Lacy then stated the photo he chose was John Brian Fetterly. Hutchinson said he believed the police told him that name at the time.

“I mulled over two of the photos, but was drawn to that picture (Fetterly’s),” said Hutchinson.

This is significant because Fetterly was initially arrested for the murder based, according to testimony from former Sudbury Regional Police officer Rick Waugh, on an erroneous fingerprint identification. Fetterly was released with an apology in 1998 within days of his arrest. 

Hutchinson said he was bothered by the identification because of “how different [the photo of Fetterly] looked from the day in question.”

Hutchinson said the image in the photo array was of a clean-shaven man with short hair. 

He said the officer conducting the array told him to consider “that people can change their appearance and to take my time and be patient. So when I decided that that was the person I felt I saw, I remember the officer showing another officer the lineup … and saying ‘he picked him, that's the guy, he picked him’,” said Hutchinson. 

Hutchinson said his initial indecision was turned to full confidence by the reaction of the police. 

Lacy then inquired if Hutchinson was asked to sit with an artist for the creation of a composite image. Hutchinson said he had not been asked.

Then more than a year later, on June 15, 1999, Hutchinson was asked by Sudbury Regional Police to come to the station again and make a statement. No testimony was given as to why he was called.

Lacy about his treatment by police during his second visit. Hutchinson was firm — he would “never volunteer information to police again” unless it was in relation to something that involved him or his family. 

He was treated, he said, with a “lack of dignity and respect” by police. Hutchinson said since his Feb. 12, 1998, interview, he had become uncertain about his identification of Fetterly as the man he saw enter the video store the day of the murder. When he mentioned this uncertainty to police, he said officers accused him of lying about his identification of Fetterly.

Hutchinson said he still feels that he was mistreated.

“The fact that it’s 25 years later and we're still here just confirms that for me.” 

When it was Crown attorney Kevin Ludgate’s turn to cross-examine Hutchinson, he focused on the amount of time it took for Hutchinson to get to his workplace that morning and the length of time he saw the man. Hutchinson testified it was a brief interaction, but that he saw the man’s eyes fully.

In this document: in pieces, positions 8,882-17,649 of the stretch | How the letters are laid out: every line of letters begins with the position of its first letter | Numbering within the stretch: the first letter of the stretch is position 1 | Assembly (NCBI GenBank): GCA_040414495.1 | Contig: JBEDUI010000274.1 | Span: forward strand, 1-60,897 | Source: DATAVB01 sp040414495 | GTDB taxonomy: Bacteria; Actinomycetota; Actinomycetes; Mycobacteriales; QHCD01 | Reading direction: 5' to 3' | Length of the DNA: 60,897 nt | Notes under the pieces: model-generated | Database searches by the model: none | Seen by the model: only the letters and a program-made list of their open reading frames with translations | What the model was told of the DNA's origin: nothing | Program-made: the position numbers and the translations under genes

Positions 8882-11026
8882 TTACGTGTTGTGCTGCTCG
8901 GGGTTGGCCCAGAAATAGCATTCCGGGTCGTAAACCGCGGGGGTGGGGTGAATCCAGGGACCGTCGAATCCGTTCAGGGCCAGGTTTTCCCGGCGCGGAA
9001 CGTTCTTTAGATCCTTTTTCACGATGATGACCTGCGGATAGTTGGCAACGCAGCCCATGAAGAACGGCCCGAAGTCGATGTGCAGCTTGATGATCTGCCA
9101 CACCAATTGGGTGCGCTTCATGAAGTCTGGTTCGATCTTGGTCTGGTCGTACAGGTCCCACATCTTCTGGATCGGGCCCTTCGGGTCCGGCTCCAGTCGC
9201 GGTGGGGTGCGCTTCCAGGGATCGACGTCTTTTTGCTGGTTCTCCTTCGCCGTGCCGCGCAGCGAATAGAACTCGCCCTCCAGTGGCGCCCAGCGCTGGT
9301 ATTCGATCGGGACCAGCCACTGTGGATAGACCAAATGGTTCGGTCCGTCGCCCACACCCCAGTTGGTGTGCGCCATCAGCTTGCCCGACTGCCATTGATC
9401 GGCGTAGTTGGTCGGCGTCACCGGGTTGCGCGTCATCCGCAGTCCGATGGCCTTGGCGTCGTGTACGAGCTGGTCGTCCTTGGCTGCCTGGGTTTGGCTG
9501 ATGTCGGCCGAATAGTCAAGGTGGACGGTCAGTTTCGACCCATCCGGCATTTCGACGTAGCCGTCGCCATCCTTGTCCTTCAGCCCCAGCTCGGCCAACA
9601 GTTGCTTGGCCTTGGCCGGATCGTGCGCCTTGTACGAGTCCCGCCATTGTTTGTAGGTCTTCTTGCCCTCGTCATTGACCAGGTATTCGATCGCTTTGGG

Hutchinson also testified he had made an error in his initial statement to police on Jan. 27, 1998. At that time, Hutchinson stated that he believed he arrived at work at between 10:55 and 11 a.m. on Jan. 27, 1998. However, in response to Ludgate’s questioning, he said when he got home from work that day and checked the call display on his home phone, he saw that he had actually spoken to his boss at 10:37 a.m. His boss, a family friend, asked him to come in to work, which he did. 

“Arguably it would have taken me at least five minutes to get out of the building and across the street,” said Hutchinson, saying he would have jay-walked rather than walking to the next crosswalk. 

Given the short distance between his home and the plaza, this means he could have arrived much earlier than 10:55 a.m.

Ludgate suggested to Hutchinson that rather than seeing the person who may have committed the murder, he may have instead seen the customer who made the purchase at 10:46 a.m., which is in evidence. 

“It’s certainly more than possible you could have seen that person going in before purchase was made,” Ludgate said. 

“Absolutely,” replied Hutchinson. 

This is somewhat consistent with testimony on Feb. 23, the first day of witnesses. Fred Nurmi, the manager of the Adults Only Video on Lasalle Boulevard, testified Feb. 23 that Sweeney had called him at 10:30 a.m. to brag jokingly about a sale she had made for $89.53. Nurmi ended that call when a customer came into his store, but called Sweeney back at around 11 a.m. She ended that call when a customer entered, sometime after 11 a.m. The first witnesses on the scene testified they arrived at the store at between 11:30 and 11:40 a.m. on the day of the murder. Sweeney was pronounced dead at 11:44 a.m. on Jan. 27, 1998.
On redirect, Lacy asked Hutchinson if he thought his memory was better now, or in February, 1998. Hutchinson paused a long time before answering.

He said his memory might have been better “at the time” but was worse now because memory “degrades.”

Lacy asked, “Were you lying to police on Feb. 12, 1998?” 

“No,” Hutchinson replied. 

At the end of the day, an agreed statement of facts was read into the record by Justice Robbie D. Gordon. 

Former Officer Rick Waugh testified that exhibit R-22, the shoe print with the partial word ‘ooks’ on it had been left on a video box in the store. Gordon stated that while Waugh used a technique to lift the shoe print to be photographed, he photographed one side of the box, but did not take a photo of the shoe impression on the box. 

Court will resume at 11 a.m. tomorrow, March 16.  

Jenny Lamothe is a reporter at


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Jenny Lamothe

About the Author: Jenny Lamothe

Jenny Lamothe is a reporter with She covers the diverse communities of Sudbury, especially the vulnerable or marginalized.